With the uncertainty in the world regarding the coronavirus, it’s important there be effective tips for dealing with anxiety.
This anxiety is a real thing.
If you go to Google Trends and type in “Coronavirus Anxiety,” you’ll see a sharp spike in interest:
You’ll also see a lot of breakout regarding anxiety and the coronavirus:
Because of this pandemic, many people have turned to online forums for help dealing with anxiety. Namely Reddit. There’s one subreddit—a much smaller and more intimate subreddit. It’s called r/Covid19, and it’s purpose is to offer emotional support.
It’s a place where people can deal with the anxiety they’re feeling in a safe and supportive way. Because make no mistake: we’re all dealing with this anxiety in some way.
People who are dealing with anxiety find a lot of comfort in having empathetic ears.
In this post, I am going to give some practical tips for dealing with anxiety not only for this pandemic but also in general. So, let’s begin!
Dealing with Anxiety: Stop Being Negative and Increase Your GABA
Some people are better at suppressing unwanted thoughts than others.
In a recent study, participants were asked to NOT recall a certain thought. They were monitored with equipment that detected blood flow and chemical changes in the brain.
They found that people who had the highest concentrations of GABA in their brain were best at blocking unwanted thoughts or memories.
What is GABA?
GABA (or Gamma-Aminobutyric acid) is an amino acid produced naturally in the brain. It acts as a neurotransmitter, facilitating communication among brain cells. It also acts as an inhibitor because it blocks, or inhibits, certain brain signals and decreases activity in the nervous system.
According to the study:
Intrusive memories, images, and hallucinations are hallmark symptoms of psychiatric disorders. Although often attributed to deficient inhibitory control by the prefrontal cortex…arising from dysfunctional GABAergic interneurons.Hippocampal GABA enables inhibitory control over unwanted thoughts
In other words, people who had sufficient levels of GABA were able to control (or block) certain negative and persistent thoughts. While those who didn’t have sufficient levels suffered from many psychiatric disorders.
Low GABA activity can also result in the following:
- Chronic stress
- Difficulty concentrating and memory problems
- Muscle pain and headaches
- Insomnia and other sleep problems
How Do I Get More GABA?
More GABA in your diet is a practical way to deal with anxiety. Check out these resources in your GABA hunt:
Dealing with Anxiety: Know Your Triggers
Harvard recently published a set of interwoven studies that showed the common reason for addictive behaviors, primarily smoking. The emotion that led to more smoking? Anger? Stress? Digust? Fear?
Nope. It was sadness.
They found that sadness in a person increased cravings, frequency of smoking, volume of puffs, and also predicted smoking relapses, even decades later.
The first study traced a national survey of 10,685 people over 20 years. The study found that self-reported sadness was associated with being a smoker and with relapsing back into smoking two decades later!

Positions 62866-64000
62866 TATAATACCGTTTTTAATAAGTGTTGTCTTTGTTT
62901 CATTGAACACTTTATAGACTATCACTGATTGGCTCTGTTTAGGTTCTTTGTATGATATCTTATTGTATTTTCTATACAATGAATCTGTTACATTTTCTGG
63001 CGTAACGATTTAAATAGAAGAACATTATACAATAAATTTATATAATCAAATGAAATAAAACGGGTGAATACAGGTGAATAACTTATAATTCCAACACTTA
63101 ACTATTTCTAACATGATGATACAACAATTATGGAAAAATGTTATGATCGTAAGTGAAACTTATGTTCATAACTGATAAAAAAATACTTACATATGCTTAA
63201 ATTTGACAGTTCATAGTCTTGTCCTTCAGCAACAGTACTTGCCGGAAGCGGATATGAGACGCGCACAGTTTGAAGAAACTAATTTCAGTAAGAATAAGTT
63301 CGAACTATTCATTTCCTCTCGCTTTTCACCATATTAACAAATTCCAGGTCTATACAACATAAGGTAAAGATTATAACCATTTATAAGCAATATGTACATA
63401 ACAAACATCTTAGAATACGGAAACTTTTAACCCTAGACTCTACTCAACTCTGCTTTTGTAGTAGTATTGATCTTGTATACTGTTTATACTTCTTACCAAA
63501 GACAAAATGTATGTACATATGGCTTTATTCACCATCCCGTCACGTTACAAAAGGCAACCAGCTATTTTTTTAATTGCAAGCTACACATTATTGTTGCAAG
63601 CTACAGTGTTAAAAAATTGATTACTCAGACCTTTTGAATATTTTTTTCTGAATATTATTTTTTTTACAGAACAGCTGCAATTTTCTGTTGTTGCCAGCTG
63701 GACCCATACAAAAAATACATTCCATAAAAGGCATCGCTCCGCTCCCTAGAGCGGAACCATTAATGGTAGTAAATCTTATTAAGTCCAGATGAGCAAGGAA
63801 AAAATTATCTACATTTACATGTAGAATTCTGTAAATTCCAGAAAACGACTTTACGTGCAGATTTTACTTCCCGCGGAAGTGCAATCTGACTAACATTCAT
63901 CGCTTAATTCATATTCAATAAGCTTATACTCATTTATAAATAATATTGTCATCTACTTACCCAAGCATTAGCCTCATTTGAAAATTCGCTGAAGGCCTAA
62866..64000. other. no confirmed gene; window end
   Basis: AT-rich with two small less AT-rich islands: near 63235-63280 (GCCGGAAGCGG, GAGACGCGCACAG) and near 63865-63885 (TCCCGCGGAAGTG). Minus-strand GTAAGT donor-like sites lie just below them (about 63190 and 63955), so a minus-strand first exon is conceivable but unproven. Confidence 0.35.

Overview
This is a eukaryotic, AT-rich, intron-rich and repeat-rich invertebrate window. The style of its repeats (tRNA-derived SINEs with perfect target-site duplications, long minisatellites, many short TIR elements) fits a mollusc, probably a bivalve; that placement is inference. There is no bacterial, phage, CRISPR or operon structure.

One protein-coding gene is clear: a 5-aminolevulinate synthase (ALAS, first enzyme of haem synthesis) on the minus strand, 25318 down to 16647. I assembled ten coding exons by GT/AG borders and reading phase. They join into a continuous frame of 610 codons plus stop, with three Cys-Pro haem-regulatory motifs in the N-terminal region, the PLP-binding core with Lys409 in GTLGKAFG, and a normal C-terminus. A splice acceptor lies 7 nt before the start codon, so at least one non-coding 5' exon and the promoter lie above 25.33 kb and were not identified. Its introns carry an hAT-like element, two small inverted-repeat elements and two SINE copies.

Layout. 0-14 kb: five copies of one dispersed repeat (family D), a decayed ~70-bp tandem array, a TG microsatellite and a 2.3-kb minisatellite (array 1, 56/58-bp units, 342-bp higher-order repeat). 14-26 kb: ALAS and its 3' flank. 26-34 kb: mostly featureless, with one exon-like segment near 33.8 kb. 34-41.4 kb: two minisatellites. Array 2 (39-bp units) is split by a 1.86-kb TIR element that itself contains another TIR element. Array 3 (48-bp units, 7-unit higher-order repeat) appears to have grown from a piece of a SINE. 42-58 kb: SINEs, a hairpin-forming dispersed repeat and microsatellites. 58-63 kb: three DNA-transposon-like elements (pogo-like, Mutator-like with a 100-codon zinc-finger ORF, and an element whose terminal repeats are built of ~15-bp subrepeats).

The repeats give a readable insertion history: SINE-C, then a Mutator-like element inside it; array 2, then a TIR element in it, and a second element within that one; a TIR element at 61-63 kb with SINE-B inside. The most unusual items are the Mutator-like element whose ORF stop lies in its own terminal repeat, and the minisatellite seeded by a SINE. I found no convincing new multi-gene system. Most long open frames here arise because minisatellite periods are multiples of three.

An emotional trigger caused their sadness, and their sadness caused their addiction.
How do I find my triggers?
Finding our emotional triggers is effective in dealing with anxiety.
What is an emotional trigger? According to Psychology Today:
An emotional trigger is any topic that makes us feel uncomfortable. These emotional triggers are telling us which aspects in our life we might feel frustrated or unsatisfied with…it can vary in each person because we are all struggling with something different.
An emotional trigger could be a scary movie, being criticized, being challenged by someone, being overlooked, a certain word in a conversation, or nonstop negative media.
There are many ways to spot emotional triggers (journaling, taking stock of feelings, etc.)
The best I can recommend is asking God to show you what they are and why they are. David said,
Search me, O God, and know my heart; try me, and know my anxieties; And see if there is any wicked way in me, and lead me in the way everlasting.Psalm 139:23-24 (NKJV)
Sometimes the best way to find yourself is to look outside of yourself. Just like the best way to see yourself is in a mirror; the best way to see your internal self is through the mirror of God’s Word and through His eyes!
God made you, and He knows you better than you know yourself. The Creator intimately knows the inner workings of the created. If there was anybody who can help with hidden emotional triggers, it would be Him.
When the apostle Paul got ready to describe a winner mentality, he described someone who stopped looking back to keep pressing forward:
Not that I have already attained, or am already perfected; but I press on, that I may lay hold of that for which Christ Jesus has also laid hold of me. Brethren, I do not count myself to have apprehended; but one thing I do, forgetting those things which are behind and reaching forward to those things which are ahead, I press toward the goal for the prize of the upward call of God in Christ Jesus.Philippians 3:12-14 (NKJV)
And then he warns about having another mind—anything less than the winner mind. But the good thing is if we do have it, God will reveal it to us:
Therefore let us, as many as are mature, have this mind; and if in anything you think otherwise, God will reveal even this to you.Philippians 3:15 NKJV
Key Takeaway: Until you know your triggers, you can’t control them. Be aware of them. But also go to God! He knows you better than you know yourself!
Dealing with Anxiety: Control This and Control Your Life
There are estimates that the average mind thinks between 12,000 to 60,000 per day and that 80% are negative. And research has shown that 85% of what we worry about doesn’t happen.